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6 Bands to Listen to Now

Ranging from soul, gospel and instrumental to experimental, these six bands are redefining what it means for music to be Southern.
Compiled by Rebecca Lynn Aulph

The Lone Bellow

About: Brooklyn-based but Southern-bred, this trio of reconnected friends – Zach Williams, Kanene Pipkin and Brian Elmquist – met at Dizzy’s Diner in Park Slope on a fateful morning in 2010 to jam. They soon exceeded their own expectations and became The Lone Bellow. The band’s familial feel stems from the painful turned joyful experiences of the group’s lead singer and principal songwriter, Williams, whose wife suffered a near-paralyzing spinal cord injury when the couple lived in Georgia. During his wife’s recovery, Williams started keeping a journal of poetry. Friends suggested he learn how to play the guitar and turn his poems into songs.

Album: The Lone Bellow

First Listen: You Never Need Nobody, Green Eyes and a Heart of Gold and Two Sides of Lonely

Sounds Like: Springsteen-style vocals mixed with Mumford and Sons, The Lumineers and The Civil Wars

Touring: Across the South from April 2-15

Leagues

About: Proof of the six degrees of separation, the members of Nashville-based Leagues include singer Thad Cockrell, guitarist Tyler Burkum and drummer Jeremy Lutito. Tyler and Jeremy met  first on the road while backing Mat Kearney. Then, a friend and Leagues founding member, Mike Simmons, recommended Tyler to Thad, who was toying with a new sound and looking for a musician. Finally, Thad and Jeremy exchanged numbers after running into each other at an East Nashville eatery. After connecting the dots, the group got together every six weeks to play and experiment with music. In September 2010, Thad had a gig opening for Zach Williams & the Reformation at New York’s Bowery Ballroom, and he brought the other guys along to back up the band. In the middle of his performance, Thad took a risk and announced that from then on he would only perform with and as a member of Leagues.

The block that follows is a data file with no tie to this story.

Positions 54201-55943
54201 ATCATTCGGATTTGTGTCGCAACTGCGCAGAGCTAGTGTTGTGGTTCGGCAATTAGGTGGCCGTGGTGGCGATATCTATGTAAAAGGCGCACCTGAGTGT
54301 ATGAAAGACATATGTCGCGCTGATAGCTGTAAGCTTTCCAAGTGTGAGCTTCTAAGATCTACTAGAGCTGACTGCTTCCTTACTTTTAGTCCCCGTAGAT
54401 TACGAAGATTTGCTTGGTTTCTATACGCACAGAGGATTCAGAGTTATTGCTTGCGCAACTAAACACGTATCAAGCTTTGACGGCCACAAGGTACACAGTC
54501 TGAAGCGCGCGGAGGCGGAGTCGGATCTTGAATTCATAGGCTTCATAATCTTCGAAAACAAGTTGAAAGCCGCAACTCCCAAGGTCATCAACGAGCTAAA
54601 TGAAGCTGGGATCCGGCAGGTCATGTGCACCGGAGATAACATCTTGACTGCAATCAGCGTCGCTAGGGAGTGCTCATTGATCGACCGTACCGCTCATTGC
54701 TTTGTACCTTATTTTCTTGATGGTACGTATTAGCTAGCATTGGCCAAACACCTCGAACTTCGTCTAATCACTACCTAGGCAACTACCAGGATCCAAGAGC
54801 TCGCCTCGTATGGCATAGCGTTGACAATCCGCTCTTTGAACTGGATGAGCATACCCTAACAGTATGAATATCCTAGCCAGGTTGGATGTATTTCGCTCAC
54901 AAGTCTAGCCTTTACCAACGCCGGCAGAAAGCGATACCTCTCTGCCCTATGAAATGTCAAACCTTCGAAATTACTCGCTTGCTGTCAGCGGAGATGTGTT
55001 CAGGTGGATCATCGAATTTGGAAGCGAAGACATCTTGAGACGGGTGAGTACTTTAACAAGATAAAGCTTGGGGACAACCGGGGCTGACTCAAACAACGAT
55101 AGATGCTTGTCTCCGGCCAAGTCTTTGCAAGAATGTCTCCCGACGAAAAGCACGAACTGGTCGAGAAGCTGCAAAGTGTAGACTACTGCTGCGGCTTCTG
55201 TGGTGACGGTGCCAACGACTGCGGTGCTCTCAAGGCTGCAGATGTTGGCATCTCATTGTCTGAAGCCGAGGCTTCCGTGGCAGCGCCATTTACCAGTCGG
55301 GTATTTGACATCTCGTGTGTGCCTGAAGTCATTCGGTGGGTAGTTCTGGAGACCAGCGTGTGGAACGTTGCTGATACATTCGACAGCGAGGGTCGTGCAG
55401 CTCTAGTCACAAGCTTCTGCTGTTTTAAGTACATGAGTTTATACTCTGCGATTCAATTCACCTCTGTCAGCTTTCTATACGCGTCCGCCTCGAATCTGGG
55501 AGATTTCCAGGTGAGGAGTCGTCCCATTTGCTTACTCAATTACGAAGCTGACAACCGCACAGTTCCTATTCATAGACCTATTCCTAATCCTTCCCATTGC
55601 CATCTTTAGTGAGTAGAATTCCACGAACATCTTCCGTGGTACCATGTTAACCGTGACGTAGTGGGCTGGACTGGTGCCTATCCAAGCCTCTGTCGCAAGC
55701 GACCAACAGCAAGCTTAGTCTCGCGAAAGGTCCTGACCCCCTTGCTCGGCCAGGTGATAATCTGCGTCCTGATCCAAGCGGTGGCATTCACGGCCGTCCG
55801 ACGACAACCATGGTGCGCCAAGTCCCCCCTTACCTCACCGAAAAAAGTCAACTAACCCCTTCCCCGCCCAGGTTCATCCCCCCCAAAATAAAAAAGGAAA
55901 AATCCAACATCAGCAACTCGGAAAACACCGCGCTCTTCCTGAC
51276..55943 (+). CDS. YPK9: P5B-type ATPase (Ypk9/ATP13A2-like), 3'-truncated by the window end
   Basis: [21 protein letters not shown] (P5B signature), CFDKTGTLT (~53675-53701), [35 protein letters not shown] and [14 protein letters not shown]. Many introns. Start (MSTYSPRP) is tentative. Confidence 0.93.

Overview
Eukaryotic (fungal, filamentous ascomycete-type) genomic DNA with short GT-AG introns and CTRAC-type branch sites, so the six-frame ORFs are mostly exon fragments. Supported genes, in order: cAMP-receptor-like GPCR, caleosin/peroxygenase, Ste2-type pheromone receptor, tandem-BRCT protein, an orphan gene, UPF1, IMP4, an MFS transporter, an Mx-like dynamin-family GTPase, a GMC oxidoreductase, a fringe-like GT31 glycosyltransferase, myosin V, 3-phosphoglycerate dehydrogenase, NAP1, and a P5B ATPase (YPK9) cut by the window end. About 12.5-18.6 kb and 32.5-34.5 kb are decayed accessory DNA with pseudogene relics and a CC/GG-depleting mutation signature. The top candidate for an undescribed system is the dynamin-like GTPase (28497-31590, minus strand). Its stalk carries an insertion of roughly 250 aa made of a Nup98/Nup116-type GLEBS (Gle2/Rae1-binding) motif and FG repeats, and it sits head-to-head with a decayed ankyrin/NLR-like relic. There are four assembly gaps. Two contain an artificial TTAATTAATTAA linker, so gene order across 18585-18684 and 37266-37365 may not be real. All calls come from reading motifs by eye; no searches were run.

Album: “You Belong Here

First Listen: Spotlight, Haunted and Walking Backwards

Sounds Like: U2 to Michael Jackson

Touring: Rhythm & Blues Festival in Knoxville, Tennessee, April 6 and Stray at Home Festival in Jackson, Mississippi, May 11

Rayland Baxter

About: Even though Rayland Baxter grew up with a multi-instrumentalist father, Bucky Baxter, who taught him how to play guitar when he was in elementary school, he never grew up wanting to be a rock star. For him, life was about balance and following his gut. He spent his childhood playing sports and Nintendo, in addition to the guitar, which he didn’t pick up seriously until he was 21 and traveling from Tennessee to Colorado to Israel and back. By the end of his travels, he only wanted to make music, and he had plenty of song material. He used his time in Israel to craft his Miscalculation of Song EP, and he began recording his full-length album in January 2011.

Album: “Feathers & Fishhooks

First Listen: Olivia and Mountain Song

Sounds Like: The Shins and Fruit Bat

Touring: Tortuga Music Festival in Fort Lauderdale, Florida, April 14

Kishi Bashi